We just had to replace our fridge. It happens, but this refrigerator put forth a heroic service. We bought it in about 1983 and it kept our food cold through five presidencies. Now, the ice maker only lasted about half that and a grille at the base just would not reattach, but the milk and ice cream stayed at the proper temperatures. The end was near when the sealing began leaking cold air at the holidays, and it had to work harder and harder and the exhaust warmed the linoleum.
But it made it without failing, and a new one was brought in to replace the leaking veteran. Sadly the brand is not as widely sold anymore after acquisitions and slipped standards. I couldn’t get it now.
But can an appliance be heroic?
It doesn’t have the human failings that make human heroes all the greater. It doesn’t feel pain… but it is affected by the ravages of age. The wrong things begin to leak, it passes unsafe gas, and everything sags. It is free of feeling pain, but it doesn’t complain as it struggles on. That would be a greater virtue if it could.
So if objects can’t be heroes, some heroes made it possible for that milk, meat, frozen pizza, medicine, formula, frozen coffee, and rolls of film to safely stay cool for over thirty years. (not the same ketchup, just to make that clear) These people, sadly nameless and anonymous after this many years of retirements and corporate buyouts, did a trojan job, under-appreciated those decades. Now I salute them, because that is the honest everyday heroism of doing a good job and they made something they should be proud of.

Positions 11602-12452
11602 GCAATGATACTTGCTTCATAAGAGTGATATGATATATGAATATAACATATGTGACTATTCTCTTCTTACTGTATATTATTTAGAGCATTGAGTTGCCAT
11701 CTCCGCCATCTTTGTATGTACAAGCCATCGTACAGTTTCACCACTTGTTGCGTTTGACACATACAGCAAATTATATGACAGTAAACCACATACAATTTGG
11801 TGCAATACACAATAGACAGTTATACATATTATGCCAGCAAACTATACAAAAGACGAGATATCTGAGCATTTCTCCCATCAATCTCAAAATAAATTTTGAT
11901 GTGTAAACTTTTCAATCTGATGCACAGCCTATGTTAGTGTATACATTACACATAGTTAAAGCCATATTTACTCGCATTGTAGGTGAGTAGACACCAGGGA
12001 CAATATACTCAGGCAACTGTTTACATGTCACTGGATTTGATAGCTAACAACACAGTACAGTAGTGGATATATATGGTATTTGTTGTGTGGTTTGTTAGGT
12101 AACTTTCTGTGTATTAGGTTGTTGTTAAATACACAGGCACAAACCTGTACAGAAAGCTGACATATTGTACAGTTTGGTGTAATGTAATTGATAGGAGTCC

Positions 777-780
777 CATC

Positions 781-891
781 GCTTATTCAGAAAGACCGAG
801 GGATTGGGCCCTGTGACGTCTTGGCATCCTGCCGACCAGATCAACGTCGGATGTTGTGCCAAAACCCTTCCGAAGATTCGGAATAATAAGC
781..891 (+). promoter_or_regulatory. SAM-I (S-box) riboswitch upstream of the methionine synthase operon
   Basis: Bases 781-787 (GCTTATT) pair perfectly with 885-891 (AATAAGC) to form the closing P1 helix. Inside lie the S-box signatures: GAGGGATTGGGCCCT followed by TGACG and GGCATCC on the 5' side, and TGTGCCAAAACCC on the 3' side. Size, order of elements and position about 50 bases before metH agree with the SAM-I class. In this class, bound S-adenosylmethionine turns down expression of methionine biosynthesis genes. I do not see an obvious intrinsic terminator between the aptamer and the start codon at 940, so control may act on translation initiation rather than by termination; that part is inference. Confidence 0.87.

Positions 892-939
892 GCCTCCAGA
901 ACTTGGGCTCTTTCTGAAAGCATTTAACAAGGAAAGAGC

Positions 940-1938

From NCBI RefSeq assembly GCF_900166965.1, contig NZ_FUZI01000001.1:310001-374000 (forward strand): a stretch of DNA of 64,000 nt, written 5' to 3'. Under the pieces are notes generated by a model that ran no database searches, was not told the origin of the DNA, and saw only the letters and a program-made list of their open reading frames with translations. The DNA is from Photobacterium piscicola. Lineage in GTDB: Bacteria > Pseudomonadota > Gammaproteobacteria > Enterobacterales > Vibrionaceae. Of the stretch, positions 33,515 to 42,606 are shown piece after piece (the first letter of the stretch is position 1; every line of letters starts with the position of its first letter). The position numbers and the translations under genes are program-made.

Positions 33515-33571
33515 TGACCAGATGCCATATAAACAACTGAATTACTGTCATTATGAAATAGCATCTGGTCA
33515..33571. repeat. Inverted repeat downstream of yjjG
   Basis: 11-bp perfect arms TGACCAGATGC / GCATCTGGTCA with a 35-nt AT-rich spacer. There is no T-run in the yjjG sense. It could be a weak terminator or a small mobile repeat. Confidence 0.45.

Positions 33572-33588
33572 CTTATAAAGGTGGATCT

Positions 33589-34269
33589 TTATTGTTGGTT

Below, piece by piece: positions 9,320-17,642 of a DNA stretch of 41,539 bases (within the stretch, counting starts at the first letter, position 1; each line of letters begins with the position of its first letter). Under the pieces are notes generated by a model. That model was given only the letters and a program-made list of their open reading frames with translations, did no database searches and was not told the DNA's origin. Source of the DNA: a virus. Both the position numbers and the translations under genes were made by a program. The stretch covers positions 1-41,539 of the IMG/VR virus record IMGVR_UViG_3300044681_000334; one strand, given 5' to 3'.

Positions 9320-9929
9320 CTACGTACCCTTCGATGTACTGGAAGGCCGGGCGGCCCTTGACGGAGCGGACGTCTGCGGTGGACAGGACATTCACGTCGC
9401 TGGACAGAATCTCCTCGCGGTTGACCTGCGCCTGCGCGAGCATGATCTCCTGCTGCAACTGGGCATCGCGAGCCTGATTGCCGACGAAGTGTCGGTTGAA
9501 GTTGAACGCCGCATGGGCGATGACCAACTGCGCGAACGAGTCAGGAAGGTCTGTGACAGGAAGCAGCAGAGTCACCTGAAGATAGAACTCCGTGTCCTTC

We need more of that, people making something for the future that can be passed down through the generation. People, especially politicians like to talk about our children’s future, but out future depends on more than the abstracts but also the concrete. Stock may appreciate and vacations make good memories, but would all all our lives be better if everything we bought was made with that kind of quality and pride? I want to celebrate the heroes whose workmanship then was their heroism… whether making a cabinet, writing tested-clean code, or making underwear that measures the same on both sides. We tolerate shoddy workmanship and poor service because that is the new standard.
The heroes are the ones who did it right, may more of us try to be heroes.